Funding permitting, Dr Leanda will always opt for journal articles to be open-access as she believes it is currently the most equitable publishing process. At present, open-access is the only means of allowing tax-payers access to science funded using tax-payer money. Please use the links provided below to view the open-access journal articles. If you would like to access one of the other journal articles that have pay-walls, please contact Dr. Leanda and she will be over-joyed to send you a copy via email.
Mason, L.D. (2018). Living on burrowed time: mygalomorph spiders of Perth city. PhD Thesis, Curtin University. (Open-access).
Mason, L. D., Bateman, B., Miller, B., and Wardell-Johnson, G. (2018). Ashes to ashes: intense fires extinguish populations of urban short-range endemics. Austral Ecology.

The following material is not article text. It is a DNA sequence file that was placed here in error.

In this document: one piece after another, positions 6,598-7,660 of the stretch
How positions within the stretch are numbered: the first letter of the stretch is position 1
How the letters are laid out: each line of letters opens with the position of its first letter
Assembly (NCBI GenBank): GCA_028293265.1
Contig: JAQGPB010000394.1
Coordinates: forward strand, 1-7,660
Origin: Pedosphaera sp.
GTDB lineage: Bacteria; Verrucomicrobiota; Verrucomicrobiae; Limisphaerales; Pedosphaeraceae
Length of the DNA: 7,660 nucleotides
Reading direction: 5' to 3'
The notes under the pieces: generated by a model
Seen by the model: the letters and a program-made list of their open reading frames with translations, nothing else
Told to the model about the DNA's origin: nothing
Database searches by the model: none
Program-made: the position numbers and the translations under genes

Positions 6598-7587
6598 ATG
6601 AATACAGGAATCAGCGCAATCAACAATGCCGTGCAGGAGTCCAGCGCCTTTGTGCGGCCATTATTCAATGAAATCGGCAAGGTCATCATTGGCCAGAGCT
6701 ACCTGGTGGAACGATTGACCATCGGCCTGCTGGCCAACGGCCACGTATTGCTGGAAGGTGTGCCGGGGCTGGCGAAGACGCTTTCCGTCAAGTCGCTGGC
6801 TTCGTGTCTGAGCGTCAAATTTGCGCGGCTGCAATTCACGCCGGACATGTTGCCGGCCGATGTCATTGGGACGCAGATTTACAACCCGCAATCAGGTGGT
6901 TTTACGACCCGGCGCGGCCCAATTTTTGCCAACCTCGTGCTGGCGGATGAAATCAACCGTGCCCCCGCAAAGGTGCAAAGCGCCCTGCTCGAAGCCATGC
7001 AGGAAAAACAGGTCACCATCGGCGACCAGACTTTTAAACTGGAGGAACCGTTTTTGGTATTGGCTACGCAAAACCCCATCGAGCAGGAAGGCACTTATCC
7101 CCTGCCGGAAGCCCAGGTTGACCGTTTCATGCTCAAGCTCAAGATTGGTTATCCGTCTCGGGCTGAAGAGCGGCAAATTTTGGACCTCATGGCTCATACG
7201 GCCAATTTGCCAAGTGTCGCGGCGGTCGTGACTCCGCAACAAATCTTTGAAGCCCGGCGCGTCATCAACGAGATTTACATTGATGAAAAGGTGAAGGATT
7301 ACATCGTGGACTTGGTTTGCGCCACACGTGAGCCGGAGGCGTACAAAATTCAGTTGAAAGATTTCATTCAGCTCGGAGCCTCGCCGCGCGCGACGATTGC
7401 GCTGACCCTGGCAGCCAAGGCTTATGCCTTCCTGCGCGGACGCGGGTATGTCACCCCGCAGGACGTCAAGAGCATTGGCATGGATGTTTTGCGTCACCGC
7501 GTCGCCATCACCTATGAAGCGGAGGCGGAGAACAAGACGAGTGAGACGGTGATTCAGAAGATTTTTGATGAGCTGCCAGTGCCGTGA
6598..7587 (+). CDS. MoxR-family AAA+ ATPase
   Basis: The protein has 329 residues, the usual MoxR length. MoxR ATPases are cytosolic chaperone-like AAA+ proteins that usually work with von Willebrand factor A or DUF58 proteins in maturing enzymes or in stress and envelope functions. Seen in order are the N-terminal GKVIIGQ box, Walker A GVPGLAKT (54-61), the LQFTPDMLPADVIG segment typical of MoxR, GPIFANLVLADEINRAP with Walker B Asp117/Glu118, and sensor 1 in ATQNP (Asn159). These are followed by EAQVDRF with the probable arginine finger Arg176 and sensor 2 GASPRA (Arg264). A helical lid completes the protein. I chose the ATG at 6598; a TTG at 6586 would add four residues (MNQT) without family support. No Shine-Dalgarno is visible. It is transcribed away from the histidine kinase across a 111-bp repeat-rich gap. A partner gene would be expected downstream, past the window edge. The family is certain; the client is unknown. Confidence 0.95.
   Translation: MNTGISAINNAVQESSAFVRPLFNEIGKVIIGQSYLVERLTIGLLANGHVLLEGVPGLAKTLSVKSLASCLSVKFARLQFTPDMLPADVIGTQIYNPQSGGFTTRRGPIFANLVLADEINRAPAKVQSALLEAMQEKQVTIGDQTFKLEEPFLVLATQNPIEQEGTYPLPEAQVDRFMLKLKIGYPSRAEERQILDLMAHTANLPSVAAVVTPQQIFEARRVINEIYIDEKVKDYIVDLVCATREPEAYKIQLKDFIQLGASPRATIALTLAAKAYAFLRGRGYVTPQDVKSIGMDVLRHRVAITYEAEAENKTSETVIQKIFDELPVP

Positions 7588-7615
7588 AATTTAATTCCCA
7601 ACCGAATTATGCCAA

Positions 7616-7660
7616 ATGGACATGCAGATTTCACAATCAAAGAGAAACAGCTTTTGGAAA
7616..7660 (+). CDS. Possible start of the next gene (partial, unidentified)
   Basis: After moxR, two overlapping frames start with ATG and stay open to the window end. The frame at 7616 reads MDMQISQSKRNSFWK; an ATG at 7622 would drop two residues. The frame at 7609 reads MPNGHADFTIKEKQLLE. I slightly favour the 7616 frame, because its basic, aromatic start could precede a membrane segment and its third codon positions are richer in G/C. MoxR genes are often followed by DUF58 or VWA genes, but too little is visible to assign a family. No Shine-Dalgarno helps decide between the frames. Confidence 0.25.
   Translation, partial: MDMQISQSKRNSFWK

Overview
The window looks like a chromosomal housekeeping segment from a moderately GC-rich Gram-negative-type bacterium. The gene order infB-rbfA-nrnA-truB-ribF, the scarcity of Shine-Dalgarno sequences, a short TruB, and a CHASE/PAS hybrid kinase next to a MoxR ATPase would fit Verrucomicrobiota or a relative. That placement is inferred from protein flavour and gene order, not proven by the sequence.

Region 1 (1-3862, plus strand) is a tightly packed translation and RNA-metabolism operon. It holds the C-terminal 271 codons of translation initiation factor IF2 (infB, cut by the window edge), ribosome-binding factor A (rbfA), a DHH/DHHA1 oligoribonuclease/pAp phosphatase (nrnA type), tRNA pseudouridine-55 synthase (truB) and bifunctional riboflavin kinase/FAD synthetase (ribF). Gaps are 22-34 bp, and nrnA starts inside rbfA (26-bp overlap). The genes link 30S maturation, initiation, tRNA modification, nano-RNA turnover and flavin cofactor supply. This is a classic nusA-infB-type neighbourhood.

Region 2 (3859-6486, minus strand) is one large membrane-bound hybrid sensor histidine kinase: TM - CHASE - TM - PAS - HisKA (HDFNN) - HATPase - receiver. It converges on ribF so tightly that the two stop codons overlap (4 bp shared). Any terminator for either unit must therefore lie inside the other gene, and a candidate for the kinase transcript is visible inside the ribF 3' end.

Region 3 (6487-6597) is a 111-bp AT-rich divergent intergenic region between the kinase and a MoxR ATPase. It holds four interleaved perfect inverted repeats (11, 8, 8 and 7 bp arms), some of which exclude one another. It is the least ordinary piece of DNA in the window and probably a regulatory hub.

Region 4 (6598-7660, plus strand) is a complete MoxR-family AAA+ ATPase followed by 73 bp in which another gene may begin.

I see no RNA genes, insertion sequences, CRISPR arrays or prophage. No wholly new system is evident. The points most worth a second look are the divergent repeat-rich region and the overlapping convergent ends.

Mason, L. D., Bateman, P. W., & Wardell-Johnson, G. W. (2018). The pitfalls of short-range endemism: high vulnerability to ecological and landscape traps. PeerJ, 6, e4715. (Open-access).
Mason, L. D., Wardell-Johnson, G., Luxton, S. J., & Bateman, P. W. (2018). Predators Show Seasonal Predilections for Model Clay Spiders in an Urban Environment. Scientific reports, 8(1), 12444. (Open-access).
Mason, L. D., Wardell-Johnson, G., & Main, B. Y. (2018). The longest-lived spider: mygalomorphs dig deep, and persevere. Pacific Conservation Biology, 24(2), 203-206. (Open-access).
Mason, L. D., Wardell-Johnson, G., & Main, B. Y. (2016). Quality not quantity: conserving species of low mobility and dispersal capacity in south-western Australian urban remnants. Pacific Conservation Biology, 22(1), 37-47.
Mason, L. D., Tomlinson, S., Withers, P. C., & Main, B. Y. (2013). Thermal and hygric physiology of Australian burrowing mygalomorph spiders (Aganippe spp.). Journal of Comparative Physiology B, 183(1), 71-82.